Picking a Specialty is actually pretty tough, as there are a lot of Specialties that fit with my character concept (elven Snake-eyes FTW!)  Eventually, I pick Ambush Specialist, getting the Improved Initiative feat.  +4 on initiative and a minimum of 10 on initiative rolls means that I CANNOT get less than 19 on an initiative roll.  Plus my danger sense maneuver lets me add my expertise dice to initiative.  Minimum 20, then, so I will be going first.  And that is good since I only have 7 HP and 16 AC.

For weapons, being an elf gives me enhanced damage dice on the shortbow, that will be a no-brainer.  I also take a katana (SNAKE-EYES!  SHUT UP!) for the higher damage since I can't use a shield anyways, daggers for thematic effect and throwing and a spiked chain (kusari) because it's cool and I could see it coming in handy.  Indiana Jones always found a use for the whip, so a weighted chain should be useful.

Because of the high Dex and the +2 rogue attack bonus, I have +7 to hit with all my weapons, and most of them get a +5 damage adjustment.  I may not be durable, but I'm pointy.

Leather armor is obvious since my Dex is so high.  I'll also take a raft of sneaky gear:  backpack, climbers kit, 2 grappling hooks, caltrops, oil, ball bearings, pitons, tinderbox, waterskin, chalk, thieves tools, a steel mirror and the obligatory black cloak.  That leaves me enough money for all my weapons and about 20 GP left over, as you are allowed to spend 175 GP if you don't take the standard gear recommendations.

Finalized sheet is here:  Cerdwin

I did have the +1 rogue bonus added to STR instead of DEX on this character sheet, but I'll fix that up shortly.

Some thoughts:

It's a bit fiddly if you care about duplicating skills.

Improved Initiative will be nerfed shortly.

Between Class, Race, Scheme, Specialty and Background there is a LOT to choose from.  Maybe too much for a newbie.  Definitely harder than the first couple of rounds of playtest.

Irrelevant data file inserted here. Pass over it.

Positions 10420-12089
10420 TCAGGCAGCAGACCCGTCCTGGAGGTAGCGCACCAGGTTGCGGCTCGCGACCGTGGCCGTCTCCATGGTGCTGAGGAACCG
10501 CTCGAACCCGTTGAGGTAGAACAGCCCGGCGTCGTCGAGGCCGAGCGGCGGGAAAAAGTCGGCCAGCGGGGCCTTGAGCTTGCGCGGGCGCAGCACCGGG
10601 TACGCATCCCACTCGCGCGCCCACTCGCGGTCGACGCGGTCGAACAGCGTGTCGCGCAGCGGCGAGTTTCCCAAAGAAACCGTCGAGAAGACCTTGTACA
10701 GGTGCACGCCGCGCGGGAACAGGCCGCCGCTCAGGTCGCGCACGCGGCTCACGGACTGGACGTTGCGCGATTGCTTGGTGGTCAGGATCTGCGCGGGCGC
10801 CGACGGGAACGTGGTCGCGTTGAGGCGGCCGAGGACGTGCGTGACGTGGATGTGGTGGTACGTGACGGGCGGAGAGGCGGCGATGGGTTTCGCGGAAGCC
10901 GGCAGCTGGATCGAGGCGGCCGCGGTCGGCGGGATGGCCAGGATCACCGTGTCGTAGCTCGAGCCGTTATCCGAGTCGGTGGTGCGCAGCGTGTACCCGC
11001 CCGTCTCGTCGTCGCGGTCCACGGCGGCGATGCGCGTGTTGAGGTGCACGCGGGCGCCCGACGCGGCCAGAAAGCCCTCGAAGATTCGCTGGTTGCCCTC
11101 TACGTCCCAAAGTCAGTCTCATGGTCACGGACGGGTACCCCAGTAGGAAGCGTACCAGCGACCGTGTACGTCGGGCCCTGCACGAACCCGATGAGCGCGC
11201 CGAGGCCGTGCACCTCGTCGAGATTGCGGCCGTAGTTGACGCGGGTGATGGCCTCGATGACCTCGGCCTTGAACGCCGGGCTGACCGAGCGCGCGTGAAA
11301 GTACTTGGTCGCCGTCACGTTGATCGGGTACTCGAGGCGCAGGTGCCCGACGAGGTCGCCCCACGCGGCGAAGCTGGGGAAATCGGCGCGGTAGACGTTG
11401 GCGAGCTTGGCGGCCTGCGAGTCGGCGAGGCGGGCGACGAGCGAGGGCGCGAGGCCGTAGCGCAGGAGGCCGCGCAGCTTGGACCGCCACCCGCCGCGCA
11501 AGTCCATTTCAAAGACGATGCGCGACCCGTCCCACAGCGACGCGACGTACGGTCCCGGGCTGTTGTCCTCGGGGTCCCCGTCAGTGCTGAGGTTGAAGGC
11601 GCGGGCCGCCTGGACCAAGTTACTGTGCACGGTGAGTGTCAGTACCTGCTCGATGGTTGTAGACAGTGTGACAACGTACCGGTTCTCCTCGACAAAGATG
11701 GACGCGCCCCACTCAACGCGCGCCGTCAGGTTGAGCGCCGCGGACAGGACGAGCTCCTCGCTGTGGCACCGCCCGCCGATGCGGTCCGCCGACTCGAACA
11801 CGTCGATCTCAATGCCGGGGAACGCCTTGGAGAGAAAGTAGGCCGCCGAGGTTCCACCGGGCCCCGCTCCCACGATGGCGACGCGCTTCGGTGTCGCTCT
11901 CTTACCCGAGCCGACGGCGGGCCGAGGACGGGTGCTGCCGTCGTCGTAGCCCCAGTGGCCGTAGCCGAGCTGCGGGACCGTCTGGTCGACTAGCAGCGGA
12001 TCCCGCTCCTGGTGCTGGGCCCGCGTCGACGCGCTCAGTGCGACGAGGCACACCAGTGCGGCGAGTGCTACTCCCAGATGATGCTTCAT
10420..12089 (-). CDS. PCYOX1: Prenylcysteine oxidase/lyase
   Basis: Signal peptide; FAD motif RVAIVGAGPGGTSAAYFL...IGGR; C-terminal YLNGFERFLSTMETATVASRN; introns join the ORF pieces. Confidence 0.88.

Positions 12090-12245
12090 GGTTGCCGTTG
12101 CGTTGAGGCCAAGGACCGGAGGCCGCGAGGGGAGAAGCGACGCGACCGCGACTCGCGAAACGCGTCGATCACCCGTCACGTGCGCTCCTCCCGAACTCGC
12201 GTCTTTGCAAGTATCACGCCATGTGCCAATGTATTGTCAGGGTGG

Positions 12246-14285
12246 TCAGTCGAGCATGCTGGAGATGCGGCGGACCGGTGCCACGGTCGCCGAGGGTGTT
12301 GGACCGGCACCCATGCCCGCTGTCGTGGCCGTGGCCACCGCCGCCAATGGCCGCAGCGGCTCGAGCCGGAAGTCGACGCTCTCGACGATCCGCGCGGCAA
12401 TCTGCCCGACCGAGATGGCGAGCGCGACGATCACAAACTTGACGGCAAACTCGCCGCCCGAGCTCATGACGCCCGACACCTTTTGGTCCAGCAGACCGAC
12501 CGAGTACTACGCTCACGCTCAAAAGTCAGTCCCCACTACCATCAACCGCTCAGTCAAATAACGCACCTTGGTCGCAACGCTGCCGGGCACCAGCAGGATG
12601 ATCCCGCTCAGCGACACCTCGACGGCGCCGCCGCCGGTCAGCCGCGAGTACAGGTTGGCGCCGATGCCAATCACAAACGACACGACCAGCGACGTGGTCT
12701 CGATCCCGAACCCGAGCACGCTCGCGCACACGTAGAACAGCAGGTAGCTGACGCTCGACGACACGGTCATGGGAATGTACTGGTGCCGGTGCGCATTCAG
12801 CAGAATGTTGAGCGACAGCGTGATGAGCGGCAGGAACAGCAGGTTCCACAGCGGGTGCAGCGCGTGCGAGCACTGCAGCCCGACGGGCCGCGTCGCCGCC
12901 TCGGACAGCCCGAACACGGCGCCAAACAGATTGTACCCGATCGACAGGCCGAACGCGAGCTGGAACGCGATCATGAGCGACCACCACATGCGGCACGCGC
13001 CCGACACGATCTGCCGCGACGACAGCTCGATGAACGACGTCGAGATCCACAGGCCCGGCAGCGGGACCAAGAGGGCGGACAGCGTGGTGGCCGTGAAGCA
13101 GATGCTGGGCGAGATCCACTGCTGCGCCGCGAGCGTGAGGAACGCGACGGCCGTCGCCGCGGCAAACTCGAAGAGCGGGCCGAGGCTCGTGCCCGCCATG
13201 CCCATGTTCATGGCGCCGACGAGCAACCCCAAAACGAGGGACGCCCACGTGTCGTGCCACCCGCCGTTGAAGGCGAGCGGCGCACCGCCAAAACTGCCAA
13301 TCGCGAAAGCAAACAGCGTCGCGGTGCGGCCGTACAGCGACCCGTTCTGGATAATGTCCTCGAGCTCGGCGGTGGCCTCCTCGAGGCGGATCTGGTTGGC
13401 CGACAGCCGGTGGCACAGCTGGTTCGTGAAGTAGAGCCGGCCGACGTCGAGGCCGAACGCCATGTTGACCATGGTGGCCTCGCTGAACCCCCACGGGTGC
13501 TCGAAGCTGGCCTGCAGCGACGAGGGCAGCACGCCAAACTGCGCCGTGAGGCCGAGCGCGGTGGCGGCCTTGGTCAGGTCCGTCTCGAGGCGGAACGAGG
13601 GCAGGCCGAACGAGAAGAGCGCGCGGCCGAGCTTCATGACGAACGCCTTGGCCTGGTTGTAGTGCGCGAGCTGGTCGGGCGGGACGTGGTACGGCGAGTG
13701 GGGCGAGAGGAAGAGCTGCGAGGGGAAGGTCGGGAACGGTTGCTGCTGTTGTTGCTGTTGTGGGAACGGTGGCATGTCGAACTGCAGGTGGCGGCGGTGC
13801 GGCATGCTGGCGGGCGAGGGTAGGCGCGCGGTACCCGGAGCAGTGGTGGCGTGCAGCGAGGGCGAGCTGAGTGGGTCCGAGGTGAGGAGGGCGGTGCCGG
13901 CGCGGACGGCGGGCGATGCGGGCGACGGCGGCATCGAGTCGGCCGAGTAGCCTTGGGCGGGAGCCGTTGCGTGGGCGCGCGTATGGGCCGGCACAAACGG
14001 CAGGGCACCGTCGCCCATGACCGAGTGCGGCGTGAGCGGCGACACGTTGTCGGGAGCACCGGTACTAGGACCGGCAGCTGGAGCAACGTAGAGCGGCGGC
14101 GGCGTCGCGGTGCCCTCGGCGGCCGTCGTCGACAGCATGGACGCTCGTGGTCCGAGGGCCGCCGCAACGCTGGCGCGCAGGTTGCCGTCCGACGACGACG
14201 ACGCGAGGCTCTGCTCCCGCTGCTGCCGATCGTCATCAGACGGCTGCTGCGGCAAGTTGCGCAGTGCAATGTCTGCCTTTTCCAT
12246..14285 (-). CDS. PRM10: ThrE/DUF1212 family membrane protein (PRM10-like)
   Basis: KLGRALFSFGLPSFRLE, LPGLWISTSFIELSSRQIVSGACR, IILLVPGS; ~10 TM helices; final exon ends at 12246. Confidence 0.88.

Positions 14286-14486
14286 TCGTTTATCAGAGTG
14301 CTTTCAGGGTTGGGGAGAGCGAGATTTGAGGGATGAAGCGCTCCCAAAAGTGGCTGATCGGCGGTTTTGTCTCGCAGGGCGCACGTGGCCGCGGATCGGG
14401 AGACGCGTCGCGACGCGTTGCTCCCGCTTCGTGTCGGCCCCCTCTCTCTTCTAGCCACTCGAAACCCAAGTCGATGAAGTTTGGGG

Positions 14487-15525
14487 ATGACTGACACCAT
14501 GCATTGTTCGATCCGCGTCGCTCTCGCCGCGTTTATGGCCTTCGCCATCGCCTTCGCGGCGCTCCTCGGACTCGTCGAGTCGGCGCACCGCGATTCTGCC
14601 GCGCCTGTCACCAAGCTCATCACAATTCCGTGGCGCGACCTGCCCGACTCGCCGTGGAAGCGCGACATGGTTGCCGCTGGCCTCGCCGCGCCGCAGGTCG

It's really easy to customize character creation, which is great.  Min/maxing is there but less of an issue than 4e and you don't seem to need a doctorate in systems design to plan a character like you did in 3e.

These characters remind me a bit of Palladium system characters.  Many of the basic bonuses and skills are set on creation and the characters don't change THAT much as you level.  Sure you get better, but the basics are all the same.

This rogue is going to be nasty if I don't die immediately.

I could easily die immediately.

It's a bit weird having katanas and things in the equipment lists, but I rationalize by saying that they are just elven-style weapons analogous to katanas and kusari and other ninja/oriental stuff.

You could still do old-school characters very easily on this system by removing Scheme, Specialty and optionally background.  The system would still work at least as well as 1e.  Keeping background and Scheme would mean you basically have 2e.

The feats are simple and the Specialties work more like Vampire Disciplines now - neat new powers every few levels.  I like that.

This is flexible and interesting enough that I like creating characters.  Probably the most interesting character creation in D&D since 2e.